Sinn Fein left isolated at Stormont in stand-off with DUP over power-sharing
Stormont remained deadlocked last night, with Belfast's power-sharing executive unable to meet because of continued wrangling between Sinn Fein and the loyalist Democratic Unionist Party (DUP).
Ministers from the four parties which make up the executive were all at Stormont, but Sinn Fein exercised its legal right to halt the scheduled meeting.
Instead, the three other parties – the DUP, the Ulster Unionists, and the Social Democratic and Labour Party (SDLP) – met on an informal basis, as efforts went on behind the scenes to bridge the DUP-Sinn Fein gap which has prevented executive meetings taking place for several months.
Sinn Fein's Deputy First Minister Martin McGuinness got along famously with the former DUP leader Ian Paisley. But he has yet to establish any evident political rapport with his replacement, Peter Robinson, who took over in June.
Mr Robinson has taken a less jovial approach than Dr Paisley, causing Sinn Fein to question his party's commitment to equality in government. The republicans want early movement on the devolution of policing powers to the Belfast administration, but Mr Robinson is resisting this.
Sinn Fein accuses him of doing so under pressure from hardline elements, both outside and within the DUP. Mr McGuinness declared: "There is a real responsibility to ensure that the tail that is wagging the DUP dog is put in its place.
"There is a responsibility to show leadership. We are absolutely convinced that there are people in the DUP, and indeed others, who are hostile to these institutions which Sinn Fein participate in."
Although there is undoubtedly an impasse over executive meetings, the general sense at Stormont is of a roadblock rather than a crisis. Both the DUP and the republicans are strongly committed to keeping the executive going, and are unlikely to push this agreement to the point which might threaten it.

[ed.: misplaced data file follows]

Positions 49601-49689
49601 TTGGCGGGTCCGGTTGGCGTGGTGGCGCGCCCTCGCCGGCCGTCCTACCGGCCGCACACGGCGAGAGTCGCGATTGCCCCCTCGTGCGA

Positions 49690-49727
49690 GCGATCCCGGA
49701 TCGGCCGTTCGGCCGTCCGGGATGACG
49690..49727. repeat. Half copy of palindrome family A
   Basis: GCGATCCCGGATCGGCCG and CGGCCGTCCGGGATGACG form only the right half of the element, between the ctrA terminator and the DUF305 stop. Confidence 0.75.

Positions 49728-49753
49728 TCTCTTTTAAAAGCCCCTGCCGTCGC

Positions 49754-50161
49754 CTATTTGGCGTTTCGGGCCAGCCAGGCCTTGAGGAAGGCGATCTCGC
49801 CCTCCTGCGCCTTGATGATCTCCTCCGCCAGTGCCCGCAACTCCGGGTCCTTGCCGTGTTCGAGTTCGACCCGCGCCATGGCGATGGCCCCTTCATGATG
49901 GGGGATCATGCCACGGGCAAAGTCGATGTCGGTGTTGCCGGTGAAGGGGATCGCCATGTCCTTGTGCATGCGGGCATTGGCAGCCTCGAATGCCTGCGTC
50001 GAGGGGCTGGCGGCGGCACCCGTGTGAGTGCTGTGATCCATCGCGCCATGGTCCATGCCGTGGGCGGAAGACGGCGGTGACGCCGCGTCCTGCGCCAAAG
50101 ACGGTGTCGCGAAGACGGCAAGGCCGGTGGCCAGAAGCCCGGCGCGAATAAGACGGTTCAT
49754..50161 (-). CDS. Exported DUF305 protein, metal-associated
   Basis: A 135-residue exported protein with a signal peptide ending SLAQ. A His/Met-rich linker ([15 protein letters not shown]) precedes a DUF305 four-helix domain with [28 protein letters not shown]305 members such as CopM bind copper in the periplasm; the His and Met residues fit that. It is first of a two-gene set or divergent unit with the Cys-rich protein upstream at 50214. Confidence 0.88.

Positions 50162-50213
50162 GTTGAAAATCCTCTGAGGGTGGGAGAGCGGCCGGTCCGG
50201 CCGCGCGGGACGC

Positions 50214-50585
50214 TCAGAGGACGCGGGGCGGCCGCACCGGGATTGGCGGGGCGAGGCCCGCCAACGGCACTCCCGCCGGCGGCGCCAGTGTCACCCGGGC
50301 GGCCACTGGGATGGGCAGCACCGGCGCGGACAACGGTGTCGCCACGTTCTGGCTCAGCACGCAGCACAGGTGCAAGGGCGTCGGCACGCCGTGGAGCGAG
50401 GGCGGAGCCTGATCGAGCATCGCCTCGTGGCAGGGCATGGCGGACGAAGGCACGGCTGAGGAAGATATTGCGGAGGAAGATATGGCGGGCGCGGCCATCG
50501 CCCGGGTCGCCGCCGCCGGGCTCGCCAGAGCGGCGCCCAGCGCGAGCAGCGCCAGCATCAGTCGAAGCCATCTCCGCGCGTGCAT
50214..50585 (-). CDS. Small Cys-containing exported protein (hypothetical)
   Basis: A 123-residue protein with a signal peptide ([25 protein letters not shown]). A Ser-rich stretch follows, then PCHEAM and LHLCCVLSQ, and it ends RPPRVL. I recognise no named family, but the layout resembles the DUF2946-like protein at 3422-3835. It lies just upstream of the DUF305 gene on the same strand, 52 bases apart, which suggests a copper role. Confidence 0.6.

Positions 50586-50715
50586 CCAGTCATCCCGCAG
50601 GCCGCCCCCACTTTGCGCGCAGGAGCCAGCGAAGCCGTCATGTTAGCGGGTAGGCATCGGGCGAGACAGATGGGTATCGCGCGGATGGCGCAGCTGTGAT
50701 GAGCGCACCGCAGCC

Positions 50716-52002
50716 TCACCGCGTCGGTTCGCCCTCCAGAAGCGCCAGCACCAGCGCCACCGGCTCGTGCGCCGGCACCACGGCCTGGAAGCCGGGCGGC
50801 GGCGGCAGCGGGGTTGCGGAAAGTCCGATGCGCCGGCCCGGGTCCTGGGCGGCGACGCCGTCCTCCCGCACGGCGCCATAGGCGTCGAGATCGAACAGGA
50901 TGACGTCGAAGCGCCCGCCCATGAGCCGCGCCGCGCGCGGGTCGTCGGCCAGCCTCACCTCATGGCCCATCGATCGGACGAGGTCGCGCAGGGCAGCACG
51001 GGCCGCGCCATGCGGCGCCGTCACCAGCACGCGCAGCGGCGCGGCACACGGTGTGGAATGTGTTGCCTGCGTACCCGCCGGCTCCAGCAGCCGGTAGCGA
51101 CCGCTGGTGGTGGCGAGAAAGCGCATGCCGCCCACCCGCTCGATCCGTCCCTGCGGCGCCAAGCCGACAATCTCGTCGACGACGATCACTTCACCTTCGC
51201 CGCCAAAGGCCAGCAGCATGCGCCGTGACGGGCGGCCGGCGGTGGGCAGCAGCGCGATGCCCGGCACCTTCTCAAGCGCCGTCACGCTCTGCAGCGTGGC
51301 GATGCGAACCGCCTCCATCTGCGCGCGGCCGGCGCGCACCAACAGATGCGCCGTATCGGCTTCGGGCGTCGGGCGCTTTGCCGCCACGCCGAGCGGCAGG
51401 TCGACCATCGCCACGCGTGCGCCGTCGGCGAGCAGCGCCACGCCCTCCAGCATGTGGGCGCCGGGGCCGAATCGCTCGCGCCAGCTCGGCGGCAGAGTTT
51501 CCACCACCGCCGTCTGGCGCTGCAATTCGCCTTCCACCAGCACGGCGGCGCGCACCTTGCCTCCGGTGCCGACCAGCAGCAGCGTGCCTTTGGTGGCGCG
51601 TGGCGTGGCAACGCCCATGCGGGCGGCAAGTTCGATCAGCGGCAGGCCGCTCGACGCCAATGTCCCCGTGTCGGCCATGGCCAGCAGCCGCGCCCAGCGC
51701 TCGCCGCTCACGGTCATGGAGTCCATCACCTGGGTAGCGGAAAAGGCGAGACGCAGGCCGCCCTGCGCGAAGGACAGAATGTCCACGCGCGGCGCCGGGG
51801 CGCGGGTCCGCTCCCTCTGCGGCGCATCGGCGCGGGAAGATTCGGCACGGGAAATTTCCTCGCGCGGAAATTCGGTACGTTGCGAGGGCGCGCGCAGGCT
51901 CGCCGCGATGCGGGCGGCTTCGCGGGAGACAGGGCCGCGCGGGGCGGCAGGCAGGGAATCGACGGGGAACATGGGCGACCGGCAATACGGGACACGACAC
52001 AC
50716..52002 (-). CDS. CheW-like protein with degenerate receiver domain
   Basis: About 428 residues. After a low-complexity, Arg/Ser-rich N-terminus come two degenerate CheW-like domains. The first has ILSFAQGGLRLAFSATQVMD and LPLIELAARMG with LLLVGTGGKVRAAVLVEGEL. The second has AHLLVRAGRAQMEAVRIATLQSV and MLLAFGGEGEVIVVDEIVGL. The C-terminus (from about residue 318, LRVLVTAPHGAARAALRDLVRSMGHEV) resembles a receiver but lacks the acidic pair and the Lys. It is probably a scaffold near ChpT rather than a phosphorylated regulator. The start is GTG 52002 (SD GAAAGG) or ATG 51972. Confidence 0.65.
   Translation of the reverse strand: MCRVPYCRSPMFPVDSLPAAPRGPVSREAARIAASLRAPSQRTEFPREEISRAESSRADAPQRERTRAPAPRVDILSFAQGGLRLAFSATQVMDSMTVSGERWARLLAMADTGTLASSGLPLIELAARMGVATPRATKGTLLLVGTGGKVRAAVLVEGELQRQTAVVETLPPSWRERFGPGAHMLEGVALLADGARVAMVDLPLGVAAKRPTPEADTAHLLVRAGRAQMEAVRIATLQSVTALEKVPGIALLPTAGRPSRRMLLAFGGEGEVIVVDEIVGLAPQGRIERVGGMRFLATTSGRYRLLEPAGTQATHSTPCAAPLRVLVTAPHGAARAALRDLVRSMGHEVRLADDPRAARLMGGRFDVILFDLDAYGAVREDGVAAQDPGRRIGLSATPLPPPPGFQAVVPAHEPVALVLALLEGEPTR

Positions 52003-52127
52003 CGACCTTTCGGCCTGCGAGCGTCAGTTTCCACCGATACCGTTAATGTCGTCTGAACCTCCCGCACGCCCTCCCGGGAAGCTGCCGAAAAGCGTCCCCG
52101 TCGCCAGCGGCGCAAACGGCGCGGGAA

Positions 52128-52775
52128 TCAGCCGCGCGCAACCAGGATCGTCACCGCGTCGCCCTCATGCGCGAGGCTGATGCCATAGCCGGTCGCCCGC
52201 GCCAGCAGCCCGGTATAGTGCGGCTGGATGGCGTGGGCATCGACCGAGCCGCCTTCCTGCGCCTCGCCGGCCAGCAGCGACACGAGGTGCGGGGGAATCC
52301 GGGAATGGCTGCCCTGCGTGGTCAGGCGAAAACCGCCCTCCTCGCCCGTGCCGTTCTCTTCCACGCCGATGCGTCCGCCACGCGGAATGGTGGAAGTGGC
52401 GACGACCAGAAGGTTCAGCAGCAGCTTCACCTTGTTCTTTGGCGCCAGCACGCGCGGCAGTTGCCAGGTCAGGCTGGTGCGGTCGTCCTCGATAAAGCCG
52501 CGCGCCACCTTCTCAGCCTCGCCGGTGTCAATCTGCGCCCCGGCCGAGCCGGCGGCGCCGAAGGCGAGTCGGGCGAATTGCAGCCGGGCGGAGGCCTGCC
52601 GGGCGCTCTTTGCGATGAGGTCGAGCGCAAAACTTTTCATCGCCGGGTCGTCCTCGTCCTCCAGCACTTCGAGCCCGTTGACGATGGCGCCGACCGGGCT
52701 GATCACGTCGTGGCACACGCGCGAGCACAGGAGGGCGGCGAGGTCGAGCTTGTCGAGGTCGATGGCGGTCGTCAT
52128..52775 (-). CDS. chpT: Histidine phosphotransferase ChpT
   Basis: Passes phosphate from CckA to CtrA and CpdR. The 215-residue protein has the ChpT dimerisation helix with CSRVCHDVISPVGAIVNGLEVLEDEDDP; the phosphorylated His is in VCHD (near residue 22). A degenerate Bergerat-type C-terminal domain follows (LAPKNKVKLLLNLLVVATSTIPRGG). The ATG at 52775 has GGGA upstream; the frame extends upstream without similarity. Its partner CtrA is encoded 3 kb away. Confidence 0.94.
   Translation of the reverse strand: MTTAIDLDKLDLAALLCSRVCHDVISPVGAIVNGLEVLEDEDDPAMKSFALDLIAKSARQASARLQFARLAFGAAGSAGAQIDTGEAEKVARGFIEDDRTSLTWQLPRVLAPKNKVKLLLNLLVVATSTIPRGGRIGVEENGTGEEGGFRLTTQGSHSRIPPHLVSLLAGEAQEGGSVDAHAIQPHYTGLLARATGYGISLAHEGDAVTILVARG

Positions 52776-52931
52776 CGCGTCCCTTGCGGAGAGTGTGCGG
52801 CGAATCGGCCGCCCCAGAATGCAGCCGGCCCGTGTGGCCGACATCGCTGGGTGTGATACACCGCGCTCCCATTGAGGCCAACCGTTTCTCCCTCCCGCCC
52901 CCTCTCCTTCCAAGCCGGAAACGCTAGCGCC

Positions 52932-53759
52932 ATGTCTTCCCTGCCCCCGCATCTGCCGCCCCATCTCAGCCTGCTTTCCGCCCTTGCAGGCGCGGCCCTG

Lines of contact are being kept open, with frequent meetings taking place. Although the executive is not currently meeting, the departments are still functioning and can use various administrative techniques.
Mr Robinson confirmed this when he said: "Each of us, if there is not an executive meeting taking place, I think, will look to urgent procedures because we are not in the business of making people outside suffer. Others will have to answer for themselves."
Other ministers complained that measures dealing with issues such as fuel poverty and suicide prevention could be handled better and more quickly if the executive were to meet.
From one perspective, Sinn Fein look isolated in the dispute, since the three other executive parties all want it to meet. But on the other hand, Gordon Brown, on a recent visit to Belfast, pleased the republicans by saying a timetable should be set for the transfer of policing. The Northern Ireland Secretary Shaun Woodward took a relaxed view of the dispute. "I am rather optimistic actually about how the politics is working here," he said. "There is very clear evidence that on a number of issues; a number of policies, the political leaders are finding their way through very practical issues with practical solutions. Of course it is important that the Assembly meets, it is important that the executive meets, but the timing I believe is less important than the content and the engagement."
The DUP was meanwhile heartened yesterday by its victory in a council by-election in Fermanagh. The party was so anxious to win the seat that it put forward as its candidate Arlene Foster, who is a minister in the executive.
A stalled transfer of power
May 2007: The Northern Ireland power-sharing executive is set up involving the four major Belfast parties, with DUP leader Ian Paisley and republican Martin McGuinness at its head.
February 2008: A council by-election brings a strong showing for Traditional Unionist Voice, a hardline loyalist grouping opposed to the power-sharing settlement. Mr Paisley's son, Ian Paisley Jnr, resigns as a junior minister amid mounting criticism of his political and business contacts.
June onwards: DUP deputy leader Peter Robinson replaces Mr Paisley as First Minister. The DUP and Sinn Fein fail to agree on a series of issues including when policing powers will be transferred. Executive meetings stop.
September 2008: Gordon Brown visits Belfast to say the IRA is no longer a threat and that a date should be set for the transfer of policing. The DUP resists this. The Northern Ireland Executive was supposed to meet yesterday but the factions remained deadlocked.
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